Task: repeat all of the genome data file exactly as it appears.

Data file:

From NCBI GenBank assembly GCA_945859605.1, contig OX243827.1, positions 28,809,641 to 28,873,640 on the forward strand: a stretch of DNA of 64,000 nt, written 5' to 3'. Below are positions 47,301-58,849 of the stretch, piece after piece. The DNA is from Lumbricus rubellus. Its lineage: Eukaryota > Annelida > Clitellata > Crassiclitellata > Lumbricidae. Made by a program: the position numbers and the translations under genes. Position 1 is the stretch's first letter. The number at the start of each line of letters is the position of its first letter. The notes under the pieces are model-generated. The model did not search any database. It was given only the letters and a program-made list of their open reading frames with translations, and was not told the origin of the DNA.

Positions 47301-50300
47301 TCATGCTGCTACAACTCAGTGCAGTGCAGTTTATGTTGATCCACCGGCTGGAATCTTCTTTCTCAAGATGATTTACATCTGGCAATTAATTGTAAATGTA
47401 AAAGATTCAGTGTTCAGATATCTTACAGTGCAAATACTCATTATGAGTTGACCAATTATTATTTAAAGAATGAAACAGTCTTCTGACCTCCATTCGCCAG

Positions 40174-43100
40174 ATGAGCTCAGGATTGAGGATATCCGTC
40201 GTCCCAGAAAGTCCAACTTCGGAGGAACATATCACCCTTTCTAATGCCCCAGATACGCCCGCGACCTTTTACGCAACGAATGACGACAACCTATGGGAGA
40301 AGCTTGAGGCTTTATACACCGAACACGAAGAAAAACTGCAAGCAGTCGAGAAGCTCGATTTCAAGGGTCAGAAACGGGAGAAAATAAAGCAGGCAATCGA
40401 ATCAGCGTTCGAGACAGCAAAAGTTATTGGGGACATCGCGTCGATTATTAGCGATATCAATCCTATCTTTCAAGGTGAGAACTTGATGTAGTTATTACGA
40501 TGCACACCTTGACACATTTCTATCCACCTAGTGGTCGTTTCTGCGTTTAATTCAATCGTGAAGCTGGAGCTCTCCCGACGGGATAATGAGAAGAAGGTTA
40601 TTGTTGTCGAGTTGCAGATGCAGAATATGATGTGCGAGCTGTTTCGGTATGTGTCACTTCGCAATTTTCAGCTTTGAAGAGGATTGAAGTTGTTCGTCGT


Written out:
From NCBI GenBank assembly GCA_945859605.1, contig OX243827.1, positions 28,809,641 to 28,873,640 on the forward strand: a stretch of DNA of 64,000 nt, written 5' to 3'. Below are positions 47,301-58,849 of the stretch, piece after piece. The DNA is from Lumbricus rubellus. Its lineage: Eukaryota > Annelida > Clitellata > Crassiclitellata > Lumbricidae. Made by a program: the position numbers and the translations under genes. Position 1 is the stretch's first letter. The number at the start of each line of letters is the position of its first letter. The notes under the pieces are model-generated. The model did not search any database. It was given only the letters and a program-made list of their open reading frames with translations, and was not told the origin of the DNA.

Positions 47301-50300
47301 TCATGCTGCTACAACTCAGTGCAGTGCAGTTTATGTTGATCCACCGGCTGGAATCTTCTTTCTCAAGATGATTTACATCTGGCAATTAATTGTAAATGTA
47401 AAAGATTCAGTGTTCAGATATCTTACAGTGCAAATACTCATTATGAGTTGACCAATTATTATTTAAAGAATGAAACAGTCTTCTGACCTCCATTCGCCAG

Positions 40174-43100
40174 ATGAGCTCAGGATTGAGGATATCCGTC
40201 GTCCCAGAAAGTCCAACTTCGGAGGAACATATCACCCTTTCTAATGCCCCAGATACGCCCGCGACCTTTTACGCAACGAATGACGACAACCTATGGGAGA
40301 AGCTTGAGGCTTTATACACCGAACACGAAGAAAAACTGCAAGCAGTCGAGAAGCTCGATTTCAAGGGTCAGAAACGGGAGAAAATAAAGCAGGCAATCGA
40401 ATCAGCGTTCGAGACAGCAAAAGTTATTGGGGACATCGCGTCGATTATTAGCGATATCAATCCTATCTTTCAAGGTGAGAACTTGATGTAGTTATTACGA
40501 TGCACACCTTGACACATTTCTATCCACCTAGTGGTCGTTTCTGCGTTTAATTCAATCGTGAAGCTGGAGCTCTCCCGACGGGATAATGAGAAGAAGGTTA
40601 TTGTTGTCGAGTTGCAGATGCAGAATATGATGTGCGAGCTGTTTCGGTATGTGTCACTTCGCAATTTTCAGCTTTGAAGAGGATTGAAGTTGTTCGTCGT